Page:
Pedroia Bogaerts

The Importance of an ALDS Game One Win

Today is the day. It’s been a few years, but I don’t think anyone has forgotten how exciting this day is. The Red Sox are going to take the field in Cleveland tonight for some playoff baseball. A lot of people say postseason hockey is the pinnacle of athletic competition. A lot of people are wrong. There is nothing more intense than a late-inning at-bat between star hitter and star pitcher with everything on the line. We’re going to be watching through the lens of a fan, which is simultaneously thrilling and terrifying.

It goes without saying that every team in the postseason wants to get off to a good start in every series. This is particularly true in a five-game series. Obviously, it’s more important to win the first game the shorter a series gets. If you win Game One of a five-game series, you are 33 percent of the way to the next round.

Just how important is it, though? Is it so important that we should start preparing our own personal meltdowns if the Sox lose the series opener? Let’s look at some recent history to see what we can figure out.

In order to do this, I looked back at the last 10 years of Division Series results. That gives us 40 series to choose from, an ample sample size to determine a trend that becomes fairly obvious sooner rather than later. Of the 40 series, 31 teams who have won the first game of the series went on to win the series, giving them a .775 winning percentage. Furthermore, in six of the 10 years I looked at, all four teams who won the first game ended up going on to the LCS.

That’s not the only factor at play here, though. The Red Sox are on the road, and there are two ways to look at this. The first is that this inherently makes them the worse team since they couldn’t secure home field advantage. Given how close this particular race was, that doesn’t really work in this case. The other way to look at this is that, if the Red Sox win the opener, they have an even bigger advantage.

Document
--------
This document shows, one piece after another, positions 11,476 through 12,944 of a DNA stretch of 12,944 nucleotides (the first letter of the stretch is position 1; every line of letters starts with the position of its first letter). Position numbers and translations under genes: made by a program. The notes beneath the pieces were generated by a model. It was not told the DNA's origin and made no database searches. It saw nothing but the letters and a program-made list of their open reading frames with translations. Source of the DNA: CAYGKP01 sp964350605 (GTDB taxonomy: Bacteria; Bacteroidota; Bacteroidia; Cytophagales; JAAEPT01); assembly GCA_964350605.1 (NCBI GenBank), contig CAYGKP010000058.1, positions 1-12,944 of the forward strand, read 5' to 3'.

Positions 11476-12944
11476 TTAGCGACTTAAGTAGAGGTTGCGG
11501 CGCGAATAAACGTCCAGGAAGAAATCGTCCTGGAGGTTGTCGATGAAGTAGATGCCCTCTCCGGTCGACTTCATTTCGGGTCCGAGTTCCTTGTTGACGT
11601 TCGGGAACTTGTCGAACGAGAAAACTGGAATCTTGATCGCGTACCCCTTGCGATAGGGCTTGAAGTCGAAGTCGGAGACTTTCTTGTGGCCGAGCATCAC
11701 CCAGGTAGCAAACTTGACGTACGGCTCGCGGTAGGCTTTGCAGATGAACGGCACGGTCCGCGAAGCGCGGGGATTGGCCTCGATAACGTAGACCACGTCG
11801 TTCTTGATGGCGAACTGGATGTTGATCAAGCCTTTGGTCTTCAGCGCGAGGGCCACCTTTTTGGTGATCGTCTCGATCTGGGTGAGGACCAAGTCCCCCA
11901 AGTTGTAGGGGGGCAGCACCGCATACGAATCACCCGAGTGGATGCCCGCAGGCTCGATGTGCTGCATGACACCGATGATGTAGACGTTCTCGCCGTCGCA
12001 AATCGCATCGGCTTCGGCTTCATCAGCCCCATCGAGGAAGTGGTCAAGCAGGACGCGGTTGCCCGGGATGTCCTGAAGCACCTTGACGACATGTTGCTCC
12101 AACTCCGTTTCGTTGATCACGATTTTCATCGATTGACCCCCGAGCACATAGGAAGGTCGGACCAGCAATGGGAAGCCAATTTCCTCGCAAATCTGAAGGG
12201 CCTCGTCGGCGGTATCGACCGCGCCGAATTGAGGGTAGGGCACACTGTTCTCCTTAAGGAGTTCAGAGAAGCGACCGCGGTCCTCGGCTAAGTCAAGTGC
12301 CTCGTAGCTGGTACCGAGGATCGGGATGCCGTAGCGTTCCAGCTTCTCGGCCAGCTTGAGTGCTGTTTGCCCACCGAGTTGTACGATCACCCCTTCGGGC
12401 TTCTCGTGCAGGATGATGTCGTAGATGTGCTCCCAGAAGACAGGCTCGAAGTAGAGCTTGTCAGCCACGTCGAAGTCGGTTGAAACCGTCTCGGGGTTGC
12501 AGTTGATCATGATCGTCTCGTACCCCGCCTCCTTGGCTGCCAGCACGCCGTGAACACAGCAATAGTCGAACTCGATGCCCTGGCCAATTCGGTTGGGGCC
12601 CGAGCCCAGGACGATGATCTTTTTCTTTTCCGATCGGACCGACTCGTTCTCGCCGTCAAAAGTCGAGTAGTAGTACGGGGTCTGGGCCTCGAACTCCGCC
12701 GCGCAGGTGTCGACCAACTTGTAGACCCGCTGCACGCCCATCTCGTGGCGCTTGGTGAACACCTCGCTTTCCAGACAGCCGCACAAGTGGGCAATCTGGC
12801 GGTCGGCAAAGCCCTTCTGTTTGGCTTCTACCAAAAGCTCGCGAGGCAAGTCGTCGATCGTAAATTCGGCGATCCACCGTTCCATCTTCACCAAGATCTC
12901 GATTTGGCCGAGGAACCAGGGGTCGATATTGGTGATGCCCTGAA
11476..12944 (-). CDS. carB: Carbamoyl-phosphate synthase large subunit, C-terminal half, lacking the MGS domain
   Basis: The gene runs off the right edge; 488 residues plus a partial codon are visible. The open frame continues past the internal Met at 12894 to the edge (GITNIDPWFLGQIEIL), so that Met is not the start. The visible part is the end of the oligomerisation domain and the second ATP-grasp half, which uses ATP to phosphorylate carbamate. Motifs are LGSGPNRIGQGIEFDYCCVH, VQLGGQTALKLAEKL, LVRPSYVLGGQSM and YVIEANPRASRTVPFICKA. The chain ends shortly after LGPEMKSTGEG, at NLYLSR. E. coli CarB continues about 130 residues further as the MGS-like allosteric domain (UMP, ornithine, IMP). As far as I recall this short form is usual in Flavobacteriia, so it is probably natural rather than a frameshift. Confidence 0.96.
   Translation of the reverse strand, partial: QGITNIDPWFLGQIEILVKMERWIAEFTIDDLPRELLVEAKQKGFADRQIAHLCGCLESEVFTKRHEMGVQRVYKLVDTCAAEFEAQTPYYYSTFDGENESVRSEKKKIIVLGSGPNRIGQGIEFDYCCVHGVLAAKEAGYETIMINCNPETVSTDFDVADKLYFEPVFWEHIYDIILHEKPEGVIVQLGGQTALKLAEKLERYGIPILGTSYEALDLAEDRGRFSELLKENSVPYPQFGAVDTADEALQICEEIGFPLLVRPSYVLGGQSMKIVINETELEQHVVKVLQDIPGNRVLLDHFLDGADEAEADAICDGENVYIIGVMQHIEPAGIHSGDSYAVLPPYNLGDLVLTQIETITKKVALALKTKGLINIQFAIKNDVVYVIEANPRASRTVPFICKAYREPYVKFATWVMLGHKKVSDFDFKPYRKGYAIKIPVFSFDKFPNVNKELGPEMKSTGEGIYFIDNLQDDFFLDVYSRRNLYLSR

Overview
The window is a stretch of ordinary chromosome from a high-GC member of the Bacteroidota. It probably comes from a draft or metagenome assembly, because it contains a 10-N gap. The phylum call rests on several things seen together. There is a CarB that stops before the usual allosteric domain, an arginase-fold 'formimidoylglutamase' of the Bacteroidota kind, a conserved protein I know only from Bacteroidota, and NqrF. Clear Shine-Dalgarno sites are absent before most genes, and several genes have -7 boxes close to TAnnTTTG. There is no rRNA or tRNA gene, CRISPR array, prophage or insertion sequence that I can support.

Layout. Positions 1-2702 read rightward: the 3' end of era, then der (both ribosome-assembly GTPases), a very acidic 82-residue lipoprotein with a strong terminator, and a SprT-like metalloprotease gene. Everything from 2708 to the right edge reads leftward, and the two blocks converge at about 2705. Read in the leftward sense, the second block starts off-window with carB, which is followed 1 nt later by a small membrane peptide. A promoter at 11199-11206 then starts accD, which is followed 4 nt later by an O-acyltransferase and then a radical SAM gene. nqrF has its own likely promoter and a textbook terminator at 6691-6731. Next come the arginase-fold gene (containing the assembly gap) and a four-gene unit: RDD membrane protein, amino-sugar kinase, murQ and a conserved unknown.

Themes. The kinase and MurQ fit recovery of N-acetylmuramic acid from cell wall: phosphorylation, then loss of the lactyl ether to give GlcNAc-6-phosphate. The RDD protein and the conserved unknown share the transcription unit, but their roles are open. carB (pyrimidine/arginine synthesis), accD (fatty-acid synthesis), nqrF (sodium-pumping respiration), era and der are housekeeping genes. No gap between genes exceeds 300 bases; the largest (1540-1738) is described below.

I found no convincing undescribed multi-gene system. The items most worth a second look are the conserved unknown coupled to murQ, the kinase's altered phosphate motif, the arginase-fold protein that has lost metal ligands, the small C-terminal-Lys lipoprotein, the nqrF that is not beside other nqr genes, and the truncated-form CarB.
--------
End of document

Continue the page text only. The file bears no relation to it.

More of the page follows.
You hear it in every playoff series in every sport: If the road team wins Game One, they suddenly take over home field advantage. However, that second line of thinking hasn’t really played out. In this 10-year sample, 18 road teams have taken the first game of a Division Series. Those teams have gone on to win the series 13 times, giving them a .722 winning percentage. That’s clearly a high winning percentage, but it’s slightly worse than the overall record.

Once again, there is another layer to this I found interesting. Teams have recently shown a greater ability to come back after losing the first game. From 2006 through 2010, teams were 19-1, with the 2006 Yankees being the only team to win the first game and still lose the series. Things have changed pretty drastically since then, with Game One winners going just 12-8. Last season, three of the four Game One winners actually went on to lose the series. One would think the growing parity through the game has something to do with it. Even 10 years ago, the top of the league was utterly dominant, so they were much more likely to take command of a series early on.

All this is arguably good news for the Red Sox. However you feel about the Rick Porcello vs. David Price debate for Game One, Boston will have a strong pitcher on the mound. Cleveland, meanwhile, lost Danny Salazar and Carlos Carrasco to injury and were forced to push Corey Kluber back to Game Two. This leaves Trevor Bauer to take on Porcello. Bauer has shown flashes of success both this year and throughout his career, but he’s never been able to put it together consistently. Of course, baseball teams lose with the pitching advantage all the time, so the Red Sox are probably only something like 55 percent favorites.

So, I think it’s pretty clear that winning Game One is hugely important. Again, this isn’t all that surprising in a five-game series, and I would expect the numbers to be different in a seven-game set. If the Red Sox are fortunate enough to play in one of those, perhaps I’ll do this again. My advice would be to set your meltdown-o-meter to a six if the Red Sox lose Game One. History shows that’s a tough place to be, particularly if you lose to a home team.

However, recent history has been much more kind to Game One losers. Plus, if there’s one word you can use to describe this Red Sox team, it’s resilient.

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